ADHD: The Patchy Attention System

The Developing Child Newsletter: Issue 1

Insights and Developments in Therapeutic Treatment Approaches for Pediatric Conditions

Welcome to the first edition of our bimonthly newsletter, The Developing Child.


Image by Queensland Brain Institute

The vast amount of research into ADHD and brain function has resulted in ever greater insight into the intricacies and complexities of this condition. Our current understanding of ADHD is that it stems from a malfunction of the brain’s attention system, a complicated network that affects arousal levels, motivation, the reward system, executive function and movement. This dysfunction creates a patchy attention system, which presents as both hyperfocus and inattention – essentially an inability to direct attention on command.* Motivation and the reward system do not respond in the typical way in an ADHD brain due in part to dysfunction with the neurotransmitters norepinephrine and dopamine, which jointly regulate the attention circuits. Intense pressure is often necessary to focus.

In Spark, Dr John J. Ratey explains the benefits of exercise on this patchy attention system, particularly exercise that is highly structured and requires complex movements during high exertion, such as martial arts, ballet, figure skating, gymnastics, rock climbing, white water paddling, skateboarding and mountain biking. Regular exercise increases dopamine and norepinephrine by spurring the growth of new receptors in certain brain areas with the effect of balancing neurotransmitters and improving the quality of these signals. But even more importantly, the technical movements required by complex physical activities activate a vast array of brain areas that control balance, timing, sequencing, evaluating consequences, switching, error correction, fine motor adjustments, inhibition and intense focus and concentration.* A consistent exercise program also addresses hyperactivity.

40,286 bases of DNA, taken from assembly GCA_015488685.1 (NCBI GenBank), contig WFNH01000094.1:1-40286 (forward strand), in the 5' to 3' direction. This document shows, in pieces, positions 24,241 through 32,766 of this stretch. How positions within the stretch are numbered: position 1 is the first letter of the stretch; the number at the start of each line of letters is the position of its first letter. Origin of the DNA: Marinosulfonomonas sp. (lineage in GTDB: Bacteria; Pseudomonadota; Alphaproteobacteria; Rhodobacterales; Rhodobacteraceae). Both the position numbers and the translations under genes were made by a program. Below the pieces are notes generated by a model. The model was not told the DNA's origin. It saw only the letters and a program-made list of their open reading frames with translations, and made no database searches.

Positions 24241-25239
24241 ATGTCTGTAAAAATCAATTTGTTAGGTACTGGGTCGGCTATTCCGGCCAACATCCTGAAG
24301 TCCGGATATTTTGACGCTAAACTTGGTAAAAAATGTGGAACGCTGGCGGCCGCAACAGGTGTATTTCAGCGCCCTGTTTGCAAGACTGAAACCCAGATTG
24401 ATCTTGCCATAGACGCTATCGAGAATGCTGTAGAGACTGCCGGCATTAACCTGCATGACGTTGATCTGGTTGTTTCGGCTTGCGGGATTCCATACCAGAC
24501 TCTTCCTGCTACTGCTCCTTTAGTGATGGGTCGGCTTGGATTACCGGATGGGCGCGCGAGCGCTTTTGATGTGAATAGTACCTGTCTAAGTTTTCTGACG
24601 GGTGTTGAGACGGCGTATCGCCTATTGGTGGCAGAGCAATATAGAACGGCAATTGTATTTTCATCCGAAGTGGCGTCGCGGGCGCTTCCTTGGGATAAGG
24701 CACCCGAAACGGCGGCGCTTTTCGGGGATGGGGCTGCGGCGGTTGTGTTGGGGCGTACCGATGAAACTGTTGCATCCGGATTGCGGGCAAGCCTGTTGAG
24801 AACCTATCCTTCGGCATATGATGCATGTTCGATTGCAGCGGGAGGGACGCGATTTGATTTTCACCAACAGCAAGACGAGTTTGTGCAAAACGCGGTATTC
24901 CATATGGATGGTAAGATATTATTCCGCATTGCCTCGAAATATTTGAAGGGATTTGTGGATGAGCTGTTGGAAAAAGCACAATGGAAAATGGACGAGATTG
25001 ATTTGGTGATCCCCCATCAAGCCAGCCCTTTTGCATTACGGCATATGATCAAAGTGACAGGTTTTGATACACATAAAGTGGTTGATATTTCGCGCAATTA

*Ratey, John J., and Eric Hagerman. Spark: the Revolutionary New Science of Exercise and the Brain. Little, Brown, 2013.

MARTIAL ARTS
BALLET
FIGURE SKATING
GYMNASTICS

ROCK CLIMBING
MOUNTAIN BIKING
WHITEWATER PADDLING
SKATEBOARDING

An effective occupational therapy treatment plan for kids with ADHD symptoms needs to address all the levels of the attention system compromised in an ADHD brain.

1) To help regulate arousal levels and sleep patterns, auditory interventions such as the Safe & Sound Protocol, Dreampad and iLs to help calm the autonomic nervous system.

2) Improve organization, sustained attention, coordination and academic achievement through iLs, Bal-a-Vis-X, Reflex Integration and Yoga.

3) To help with delayed Social Emotional Development, provide parent coaching on co-regulation strategies. Help the child to develop self-regulation abilities and introduce “Mindsight” skills (Dr Dan Siegel).

4) A home program of guided visualization and breathing exercises and complex physical exercise.

SSP

Based on Dr Stephen Porges’ Polyvagal Theory, the Safe and Sound Protocol (SSP) is a five-day auditory intervention designed to calm the physiological and emotional state,  reducing stress and auditory sensitivity while enhancing social engagement and resilience.

ILS

iLs: a listening and movement based program that activates the cerebellar function with input from the visual, auditory and vestibular system. Parts of the cerebellum are smaller in volume and do not function properly in the ADHD brain.

The multi-sensory input of iLs increases activation of the Reticular Activating System (RAS). The RAS contributes to emotional regulation by providing a sufficient arousal level to inhibit impulses and to control strong emotions, thereby increasing the arousal of the entire brain to function optimally and effortlessly.

BAL-A-VIS-X

Series of Balance / Auditory / Vision exercises that increases in complexity and employs rhythm, full-body coordination and focused attention. This program greatly helps improve ocular motor control, improves attention and helps with reading and learning difficulties.


We hope you’ve enjoyed our newsletter on ADHD. Let us know what you think in the comments below or suggest another topic for our next newsletter. You can also initiate services through our website or by giving our office a call.

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